Temperature screening at airports is an effective way to stop those who have the disease from travelling
The screening process is pretty porous, especially when individuals want to subvert it. Wake up on the morning of your flight, feel a bit hot, and you definitely don't want to be sent to an isolation booth for days and have to miss your flight. Take an ibuprofen and you can lower your temperature enough to get past the scanners. And if you suspect you have Ebola, you might be desperate to leave, seeing how much better the treatment success has been in western nations. And experts have warned that you cannot expect people to be honest about who they have had contact with. Thomas Eric Duncan, the Ebola victim who died in Texas, told officials he had not been in contact with anyone with the disease, but had in fact visited someone in the late stages of the virus, though he said he believed it was malaria. The extra screening that the US implemented since his death probably wouldn't have singled out Duncan when he arrived from hard-hit Liberia last month, because he had no symptoms while travelling.
Border staff should stop people coming in to the country who are at risk
LEON NEAL via Getty Images
They're not doctors, and it's a monumental task to train 23,500 people who work for the UK Border Agency how to correctly diagnose a complex disease, and spot it in the millions of people who come through British transport hubs. Public Health England has provided UK Border Force with advice on the assessment of an unwell patient on entry to UK, but they can't be expected to check everyone.
Screening at British airports should be implemented to stop unwell people coming in from affected areas
As mentioned before, the UK, especially London, is a major transport hub. Unlike the US, most of those coming from west Africa will have crossed through Europe, so infected people could be coming from practically anywhere, not just flights directly from those countries. This would require the UK to screen every returning traveller, as people could return to the UK from an affected country through any port of entry. This would be huge numbers of low risk people, at vast, vast expense.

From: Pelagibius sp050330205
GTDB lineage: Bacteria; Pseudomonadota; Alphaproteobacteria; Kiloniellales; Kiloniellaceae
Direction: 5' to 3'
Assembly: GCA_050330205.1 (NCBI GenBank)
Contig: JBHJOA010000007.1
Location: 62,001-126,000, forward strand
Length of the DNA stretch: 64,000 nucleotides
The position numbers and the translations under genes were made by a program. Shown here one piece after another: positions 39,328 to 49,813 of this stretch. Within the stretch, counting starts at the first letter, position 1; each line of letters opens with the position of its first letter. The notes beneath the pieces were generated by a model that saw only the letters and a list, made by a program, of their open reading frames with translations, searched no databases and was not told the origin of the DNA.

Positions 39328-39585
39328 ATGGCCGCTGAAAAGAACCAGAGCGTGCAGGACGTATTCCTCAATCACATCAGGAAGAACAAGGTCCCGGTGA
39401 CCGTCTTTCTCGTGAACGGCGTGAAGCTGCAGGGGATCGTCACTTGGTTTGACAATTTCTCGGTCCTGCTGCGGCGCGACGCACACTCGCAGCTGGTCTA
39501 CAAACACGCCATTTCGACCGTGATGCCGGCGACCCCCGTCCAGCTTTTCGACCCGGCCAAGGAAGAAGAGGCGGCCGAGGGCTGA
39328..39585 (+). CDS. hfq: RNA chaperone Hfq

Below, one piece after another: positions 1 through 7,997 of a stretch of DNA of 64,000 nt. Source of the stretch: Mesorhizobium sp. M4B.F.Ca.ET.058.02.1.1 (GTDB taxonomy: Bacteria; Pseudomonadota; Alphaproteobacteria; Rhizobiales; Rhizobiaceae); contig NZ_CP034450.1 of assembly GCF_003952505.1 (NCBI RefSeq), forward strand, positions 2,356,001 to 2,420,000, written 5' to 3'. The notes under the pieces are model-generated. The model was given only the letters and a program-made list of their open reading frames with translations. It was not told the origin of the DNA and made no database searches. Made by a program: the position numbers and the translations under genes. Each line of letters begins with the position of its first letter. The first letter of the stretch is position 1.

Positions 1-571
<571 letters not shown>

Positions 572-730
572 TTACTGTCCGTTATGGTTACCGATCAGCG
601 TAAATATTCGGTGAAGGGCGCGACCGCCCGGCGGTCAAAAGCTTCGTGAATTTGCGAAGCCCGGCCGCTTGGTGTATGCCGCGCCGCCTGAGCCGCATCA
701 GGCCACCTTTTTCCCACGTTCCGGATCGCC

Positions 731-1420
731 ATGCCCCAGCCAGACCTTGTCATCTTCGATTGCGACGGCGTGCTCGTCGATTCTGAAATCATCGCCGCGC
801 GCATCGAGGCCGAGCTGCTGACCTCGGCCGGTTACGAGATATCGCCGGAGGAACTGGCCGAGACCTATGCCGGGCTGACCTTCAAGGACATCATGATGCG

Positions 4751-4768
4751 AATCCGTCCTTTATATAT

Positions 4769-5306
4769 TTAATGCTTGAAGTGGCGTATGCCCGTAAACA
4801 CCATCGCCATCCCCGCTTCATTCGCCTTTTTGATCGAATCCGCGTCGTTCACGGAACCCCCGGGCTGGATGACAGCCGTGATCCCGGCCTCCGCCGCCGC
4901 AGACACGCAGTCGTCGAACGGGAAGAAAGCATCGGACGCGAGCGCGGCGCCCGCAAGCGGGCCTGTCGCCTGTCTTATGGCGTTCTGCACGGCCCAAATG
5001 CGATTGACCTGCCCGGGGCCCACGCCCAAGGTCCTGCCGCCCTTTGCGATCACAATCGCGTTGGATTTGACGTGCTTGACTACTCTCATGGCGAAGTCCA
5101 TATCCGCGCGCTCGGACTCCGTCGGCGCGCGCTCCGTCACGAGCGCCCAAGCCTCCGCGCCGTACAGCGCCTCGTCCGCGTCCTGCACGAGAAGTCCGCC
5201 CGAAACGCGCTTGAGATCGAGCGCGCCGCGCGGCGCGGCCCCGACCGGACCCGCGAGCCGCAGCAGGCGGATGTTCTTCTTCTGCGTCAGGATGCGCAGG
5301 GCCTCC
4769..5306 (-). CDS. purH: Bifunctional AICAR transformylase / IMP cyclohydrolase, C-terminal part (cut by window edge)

Ebola doesn't have a cure
John Moore via Getty Images
There are several cures currently being tested for Ebola. They include the ZMapp vaccine which was administered to British sufferer William Pooley and two other Americans who caught the disease in west Africa and they all recovered. Supplies of the drug have now run dry, and it has not been through clinical trials to prove its effectiveness. Mapp Biopharmaceutical, the company that makes ZMapp, says the drug's supplies are exhausted and that it takes months to make even a small batch. But an Ebola cure is very much on the horizon, and would have come sooner had it been seen as any kind of priority for drug companies before it started reaching the western world.
Ebola is a death sentence
It is true that certain strains of Ebola have had a death rate of 90%. However, with this particular epidemic the stats are more positive, a death rate of around 60%. Those who have decent, strong immune systems, are able to access intravenous fluids and scrupulous health care are far more likely to survive, which is why the survival rate of westerners who contract the disease is far better. Experts have suggested that, rather than waste money on pointless airport screenings, funds could be used to improve infrastructure in the affected nations to help halt the spread of the disease at source.
Ebola turns you into a zombie
Renee Keith via Getty Images
Just, no.